The Cornea

The CorneaAlthough people may have heard the word ‘cornea’ in reference to the eye, many are unaware of what is really refers to. While diseases such as glaucoma and macular degeneration affect the back of the eye, the cornea is in the front of the eye.

In fact, the cornea is the most anterior structure of the eye. It is the clear part responsible for much of the focusing of light waves which enter the eye. When patients place contact lenses on their eye, they are placing them on their corneas. When patients develop an abrasion (scratch) or infectious ulcer of the eye, it is typically in the cornea.
The cornea consists of several layers, but it is simplest to break it down into three: epithelium, stroma, and endothelium. The epithelium is the superficial outer layer of cells. When a scratch occurs on the cornea, the epithelium acts quickly to fill in the scratch. In cases of severe dry eye, tiny dried out “holes” can also appear in the epithelium.

The stroma is the central portion of the cornea, and compromises the bulk of it. It provides the majority of structural support to the cornea. When patients undergo LASIK surgery, it is the stroma that is affected. In LASIK, a laser creates a flap within the stroma. That flap is then lifted and a laser then reshapes the cornea under the flap. For patients who are myopic (nearsighted), the laser flattens the center of the cornea. For patients who are hyperopic (farsighted), the laser removes tissue in a circular pattern to steepen the cornea.The endothelium is the most posterior layer of the cornea. Consisting of a layer of cells, these endothelial cells work as microscopic pumps to pump fluid out of the cornea to keep it clear. As we age the number of endothelial cells decline. Typically this is asymptomatic. In conditions such as Fuchs Dystrophy, however, patients are born with a lower number of endothelial cells and at some point may require surgery. Fortunately, the surgical options have improved greatly – less than ten years ago a new procedure was developed called DSAEK. In the past, corneal swelling which did not respond to topical eye drops required a full thickness corneal transplant. With the DSAEK procedure, solely the posterior layer of cells is transplanted. With this newer technique, vision can be restored in weeks instead of months.

This is not to say that a full thickness corneal transplant does not have its place in eye care. Conditions such as keratoconus, where the cornea becomes irregularly cone shaped, and scars of the cornea can significantly limit visual acuity. In these cases, replacing all layers of the cornea can work well to restore vision. In many cases, laser vision correction can be performed over a corneal transplant so that the patient can see well without glasses.

While problems of the cornea, whether inherited of environmental, can significantly disturb vision, there are multiple procedures available to improve vision. As opposed to posterior eye pathology such as glaucoma and macular degeneration, the overwhelming majority of vision problems related to the cornea can be fixed.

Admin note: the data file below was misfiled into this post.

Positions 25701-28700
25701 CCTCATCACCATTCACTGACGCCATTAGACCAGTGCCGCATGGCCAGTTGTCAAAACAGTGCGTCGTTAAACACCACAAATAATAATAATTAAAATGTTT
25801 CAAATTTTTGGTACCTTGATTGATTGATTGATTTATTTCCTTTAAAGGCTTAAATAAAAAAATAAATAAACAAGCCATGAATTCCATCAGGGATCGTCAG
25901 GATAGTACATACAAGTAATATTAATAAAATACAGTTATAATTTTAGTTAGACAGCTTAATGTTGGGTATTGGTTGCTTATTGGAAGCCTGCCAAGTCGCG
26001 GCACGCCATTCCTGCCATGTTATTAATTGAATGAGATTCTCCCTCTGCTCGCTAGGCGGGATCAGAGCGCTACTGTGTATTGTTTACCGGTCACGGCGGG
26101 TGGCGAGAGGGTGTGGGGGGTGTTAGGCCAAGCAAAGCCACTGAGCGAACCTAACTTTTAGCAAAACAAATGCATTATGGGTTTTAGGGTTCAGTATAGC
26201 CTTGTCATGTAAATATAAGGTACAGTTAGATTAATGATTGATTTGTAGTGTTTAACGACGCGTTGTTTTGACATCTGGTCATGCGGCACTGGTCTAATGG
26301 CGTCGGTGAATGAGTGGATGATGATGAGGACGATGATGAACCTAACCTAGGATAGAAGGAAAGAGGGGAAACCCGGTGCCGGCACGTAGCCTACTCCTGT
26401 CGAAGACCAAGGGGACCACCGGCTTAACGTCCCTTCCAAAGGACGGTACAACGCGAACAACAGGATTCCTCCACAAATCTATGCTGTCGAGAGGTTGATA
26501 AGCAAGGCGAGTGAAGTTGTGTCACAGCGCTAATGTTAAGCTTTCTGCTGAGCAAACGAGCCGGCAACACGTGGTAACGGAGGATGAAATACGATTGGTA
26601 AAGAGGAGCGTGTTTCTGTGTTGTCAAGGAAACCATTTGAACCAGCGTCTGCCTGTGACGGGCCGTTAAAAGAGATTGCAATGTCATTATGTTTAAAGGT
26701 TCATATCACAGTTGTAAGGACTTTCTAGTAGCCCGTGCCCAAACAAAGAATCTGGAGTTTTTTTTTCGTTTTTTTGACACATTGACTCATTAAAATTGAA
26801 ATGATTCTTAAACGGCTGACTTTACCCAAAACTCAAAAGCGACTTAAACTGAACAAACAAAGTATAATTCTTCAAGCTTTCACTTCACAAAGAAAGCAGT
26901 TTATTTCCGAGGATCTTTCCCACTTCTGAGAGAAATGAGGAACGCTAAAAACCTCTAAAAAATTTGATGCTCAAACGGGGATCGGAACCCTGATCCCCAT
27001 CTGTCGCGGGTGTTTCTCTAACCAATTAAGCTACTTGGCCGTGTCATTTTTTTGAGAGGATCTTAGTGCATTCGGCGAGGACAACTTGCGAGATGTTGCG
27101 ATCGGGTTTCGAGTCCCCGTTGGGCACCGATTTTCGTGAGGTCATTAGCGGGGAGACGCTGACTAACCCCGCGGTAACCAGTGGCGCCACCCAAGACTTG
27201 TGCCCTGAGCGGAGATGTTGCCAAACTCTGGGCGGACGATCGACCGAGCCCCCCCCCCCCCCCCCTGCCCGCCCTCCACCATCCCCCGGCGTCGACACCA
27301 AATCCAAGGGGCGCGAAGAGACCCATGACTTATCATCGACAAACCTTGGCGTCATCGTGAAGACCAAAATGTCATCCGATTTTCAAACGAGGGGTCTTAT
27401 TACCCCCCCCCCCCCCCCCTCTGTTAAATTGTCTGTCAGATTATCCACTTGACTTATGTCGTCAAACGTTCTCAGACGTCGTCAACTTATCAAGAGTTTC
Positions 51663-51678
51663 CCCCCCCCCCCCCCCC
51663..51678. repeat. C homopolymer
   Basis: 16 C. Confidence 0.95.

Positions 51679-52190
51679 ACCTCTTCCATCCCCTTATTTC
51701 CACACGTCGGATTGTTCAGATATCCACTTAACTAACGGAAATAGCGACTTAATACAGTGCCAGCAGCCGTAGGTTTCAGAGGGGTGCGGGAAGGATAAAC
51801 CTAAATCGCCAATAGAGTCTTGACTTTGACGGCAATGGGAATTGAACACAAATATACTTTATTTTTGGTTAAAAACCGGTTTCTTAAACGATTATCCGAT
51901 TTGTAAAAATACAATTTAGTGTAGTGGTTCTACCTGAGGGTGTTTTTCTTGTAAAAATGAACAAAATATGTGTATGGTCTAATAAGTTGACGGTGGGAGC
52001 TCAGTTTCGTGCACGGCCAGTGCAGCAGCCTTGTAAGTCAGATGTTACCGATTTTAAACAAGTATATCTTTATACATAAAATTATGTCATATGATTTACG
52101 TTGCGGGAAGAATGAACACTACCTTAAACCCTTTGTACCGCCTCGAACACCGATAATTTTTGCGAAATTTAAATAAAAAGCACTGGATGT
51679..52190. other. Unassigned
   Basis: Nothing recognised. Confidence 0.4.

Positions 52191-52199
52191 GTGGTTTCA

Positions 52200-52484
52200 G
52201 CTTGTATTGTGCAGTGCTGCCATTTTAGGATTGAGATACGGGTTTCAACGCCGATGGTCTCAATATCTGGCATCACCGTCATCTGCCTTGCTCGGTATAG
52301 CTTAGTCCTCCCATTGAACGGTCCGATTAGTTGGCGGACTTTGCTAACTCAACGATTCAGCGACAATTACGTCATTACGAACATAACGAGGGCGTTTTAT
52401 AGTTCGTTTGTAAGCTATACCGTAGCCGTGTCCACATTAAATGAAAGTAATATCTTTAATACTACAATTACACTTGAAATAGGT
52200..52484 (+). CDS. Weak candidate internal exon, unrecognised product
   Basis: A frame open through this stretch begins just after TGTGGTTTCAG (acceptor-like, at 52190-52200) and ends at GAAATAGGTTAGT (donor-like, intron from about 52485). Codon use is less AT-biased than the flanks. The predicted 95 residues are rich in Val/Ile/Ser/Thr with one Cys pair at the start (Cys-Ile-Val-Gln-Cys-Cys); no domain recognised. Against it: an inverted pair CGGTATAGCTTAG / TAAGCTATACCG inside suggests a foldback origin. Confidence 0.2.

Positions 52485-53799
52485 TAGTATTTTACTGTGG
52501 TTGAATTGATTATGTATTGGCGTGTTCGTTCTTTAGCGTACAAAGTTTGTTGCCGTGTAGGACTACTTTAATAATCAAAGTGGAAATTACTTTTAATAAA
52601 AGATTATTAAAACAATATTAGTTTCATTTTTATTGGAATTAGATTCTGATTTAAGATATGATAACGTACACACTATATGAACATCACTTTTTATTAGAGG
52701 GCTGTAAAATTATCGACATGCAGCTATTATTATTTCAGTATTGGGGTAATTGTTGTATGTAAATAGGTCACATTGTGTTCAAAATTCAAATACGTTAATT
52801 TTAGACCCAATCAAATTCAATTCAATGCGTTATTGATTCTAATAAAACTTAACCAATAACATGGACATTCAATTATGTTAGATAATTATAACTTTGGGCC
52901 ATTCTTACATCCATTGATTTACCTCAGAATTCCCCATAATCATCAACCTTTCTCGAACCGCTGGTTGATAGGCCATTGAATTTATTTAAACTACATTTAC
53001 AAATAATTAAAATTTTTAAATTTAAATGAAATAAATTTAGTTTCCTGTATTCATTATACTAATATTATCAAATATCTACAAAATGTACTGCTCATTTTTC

Prior to founding his own private practice, Dr. David A. Goldman served as Assistant Professor of Clinical Ophthalmology at the Bascom Palmer Eye Institute in Palm Beach Gardens. Within the first of his five years of employment there, Dr. Goldman quickly became the highest volume surgeon. He has been recognized as one of the top 250 US surgeons by Premier Surgeon, as well as being awarded a Best Doctor and Top Ophthalmologist.

Dr. Goldman received his Bachelor of Arts cum laude and with distinction in all subjects from Cornell University and Doctor of Medicine with distinction in research from the Tufts School of Medicine. This was followed by a medical internship at Mt. Sinai – Cabrini Medical Center in New York City. He then completed his residency and cornea fellowship at the Bascom Palmer Eye Institute in Miami, Florida. Throughout his training, he received multiple awards including 2nd place in the American College of Eye Surgeons Bloomberg memorial national cataract competition, nomination for the Ophthalmology Times writer’s award program, 2006 Paul Kayser International Scholar, and the American Society of Cataract and Refractive Surgery (ASCRS) research award in 2005, 2006, and 2007. Dr. Goldman currently serves as councilor from ASCRS to the American Academy of Ophthalmology. In addition to serving as an examiner for board certification, Dr. Goldman also serves on committees to revise maintenance of certification exams for current ophthalmologists.

Dr. Goldman’s clinical practice encompasses medical, refractive, and non-refractive surgical diseases of the cornea, anterior segment, and lens. This includes, but is not limited to, corneal transplantation, microincisional cataract surgery, and LASIK. His research interests include advances in cataract and refractive technology, dry eye management, and internet applications of ophthalmology.

Dr. Goldman speaks English and Spanish.


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